The government of San Francisco employs tens of thousands of workers across its 50 city and county departments. Last year, full-time S.F. government employees made anywhere between $36,000 and $601,000, with the average at around $127,000, which includes overtime.
That’s according to data provided by the S.F. Controller’s Office on the amount paid to public employees each year. Using this data, The Chronicle analyzed the earnings of those who worked at least 2,080 hours during the 2020-2021 fiscal year — equivalent to a position working 40 hours or more per week between July 2020 and June 2021. This comes out to about 21,000 employees. Because we filtered on actual hours worked, our data does not include full-time workers who, for instance, were out on unpaid leave or started midway through the fiscal year.
The data includes the pay of top officials, like Mayor London Breed ($351,000), Police Chief Bill Scott ($344,000) and former District Attorney Chesa Boudin ($308,000). But it also has information on other public employees. Among them are office clerks, police officers, firefighters, nurses in the public health department and transit operators at the Municipal Transportation Agency. Job titles used in this article are those provided by the Controller’s Office.
The total pay number is made up of three types of earnings — regular or base pay; overtime pay for work exceeding 40 hours per week; and “other” pay which covers irregular payments such as leave pay, premium pay and payouts. It does not include the value of health insurance or retirement benefits, which can be generous in the public sector.
For most employees, the bulk of their pay comes from regular pay. But within the understaffed fire, police and sheriff departments, some employees racked up eye-popping amounts of overtime pay, which at times exceeded their regular wages. Across the three departments, the average person made $27,000 in overtime, and 153 employees collected over $100,000.
In an effort to boost staffing levels and reduce overtime spending in each of the three departments, the budget for the current fiscal year includes increased funding for hiring and retention. The police budget, for instance, went up by $50 million from the previous year, with most of the additional spending for backfilling 220 officer vacancies.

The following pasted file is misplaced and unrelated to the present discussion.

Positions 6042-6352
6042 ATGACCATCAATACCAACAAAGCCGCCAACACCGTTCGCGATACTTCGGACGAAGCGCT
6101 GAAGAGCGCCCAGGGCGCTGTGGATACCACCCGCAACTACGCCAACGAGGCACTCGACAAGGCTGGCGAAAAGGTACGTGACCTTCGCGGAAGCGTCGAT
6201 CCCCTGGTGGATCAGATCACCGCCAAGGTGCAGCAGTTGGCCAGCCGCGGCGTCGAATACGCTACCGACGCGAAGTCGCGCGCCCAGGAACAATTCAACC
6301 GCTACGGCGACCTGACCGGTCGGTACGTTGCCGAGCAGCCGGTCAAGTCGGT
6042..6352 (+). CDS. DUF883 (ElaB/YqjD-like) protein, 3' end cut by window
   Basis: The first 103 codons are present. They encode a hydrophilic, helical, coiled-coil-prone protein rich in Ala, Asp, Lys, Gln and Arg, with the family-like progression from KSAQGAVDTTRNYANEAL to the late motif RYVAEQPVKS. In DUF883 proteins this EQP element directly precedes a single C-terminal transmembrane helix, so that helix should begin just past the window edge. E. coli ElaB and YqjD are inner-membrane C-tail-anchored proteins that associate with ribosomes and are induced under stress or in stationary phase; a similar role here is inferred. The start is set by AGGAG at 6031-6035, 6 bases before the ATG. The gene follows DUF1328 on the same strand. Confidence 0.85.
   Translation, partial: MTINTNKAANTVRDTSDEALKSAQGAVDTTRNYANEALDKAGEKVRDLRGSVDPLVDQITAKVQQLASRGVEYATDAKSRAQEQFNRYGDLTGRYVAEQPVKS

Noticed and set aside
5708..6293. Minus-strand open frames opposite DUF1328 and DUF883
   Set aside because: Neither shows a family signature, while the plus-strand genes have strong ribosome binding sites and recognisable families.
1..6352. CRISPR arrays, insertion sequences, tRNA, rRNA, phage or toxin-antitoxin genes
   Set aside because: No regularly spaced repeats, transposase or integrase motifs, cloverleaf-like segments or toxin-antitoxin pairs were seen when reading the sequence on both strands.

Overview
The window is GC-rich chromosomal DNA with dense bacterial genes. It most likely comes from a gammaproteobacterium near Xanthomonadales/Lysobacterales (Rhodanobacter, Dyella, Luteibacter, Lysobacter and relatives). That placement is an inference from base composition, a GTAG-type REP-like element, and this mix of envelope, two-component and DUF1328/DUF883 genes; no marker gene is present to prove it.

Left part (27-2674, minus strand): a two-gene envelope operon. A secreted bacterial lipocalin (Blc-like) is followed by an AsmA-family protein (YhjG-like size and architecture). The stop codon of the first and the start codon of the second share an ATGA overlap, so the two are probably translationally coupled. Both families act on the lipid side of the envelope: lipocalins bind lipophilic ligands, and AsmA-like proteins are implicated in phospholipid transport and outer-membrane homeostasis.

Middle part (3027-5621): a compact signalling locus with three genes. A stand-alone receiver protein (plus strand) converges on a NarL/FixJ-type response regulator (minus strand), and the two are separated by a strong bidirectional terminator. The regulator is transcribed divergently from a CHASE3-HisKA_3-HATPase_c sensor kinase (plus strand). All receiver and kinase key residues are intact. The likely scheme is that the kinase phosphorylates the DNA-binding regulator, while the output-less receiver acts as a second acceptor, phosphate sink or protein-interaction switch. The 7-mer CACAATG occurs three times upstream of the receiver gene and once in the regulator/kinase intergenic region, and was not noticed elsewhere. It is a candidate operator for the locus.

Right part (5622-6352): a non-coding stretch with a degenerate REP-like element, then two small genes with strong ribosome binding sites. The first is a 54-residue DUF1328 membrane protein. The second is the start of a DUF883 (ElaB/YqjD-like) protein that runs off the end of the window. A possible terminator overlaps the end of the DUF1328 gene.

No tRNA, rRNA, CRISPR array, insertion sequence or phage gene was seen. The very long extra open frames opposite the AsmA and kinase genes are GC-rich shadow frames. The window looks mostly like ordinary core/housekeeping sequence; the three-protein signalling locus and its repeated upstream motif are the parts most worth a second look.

Across the 34 departments with at least 50 employees who worked 2,080 hours last year, the fire department had the highest average pay at $185,000, while the Recreation & Park Department had the lowest average at $96,000.
The Retirement Services and Administrative Services departments have the largest pay differences among its employees. The top earner in each department — Chief Investment Officer in Retirement Services and a medical examiner in Administrative Services — made about $600,000, which is $500,000 more than how much its least-paid employees earned.
The top earner in each department is typically the department head or person leading the office. For example, among the 109 full-time employees in the Mayor’s Office, Breed made the most at $351,000, which is $127,000 more than the next highest-paid staff member.
But in departments with significant overtime, the top earner is often a manager-level employee with unusually large overtime payments. The highest-paid person in the fire department, for instance, is a lieutenant with $154,000 in regular pay and $244,000 in overtime pay for a total of $421,000 — about $43,000 more than Fire Chief Jeanine Nicholson’s total ($378,000). In the sheriff’s department, a deputy sheriff’s pay totaled $409,000, about two-thirds of which was overtime pay. That’s $131,000 more than what Sheriff Paul Miyamoto made last year ($278,000).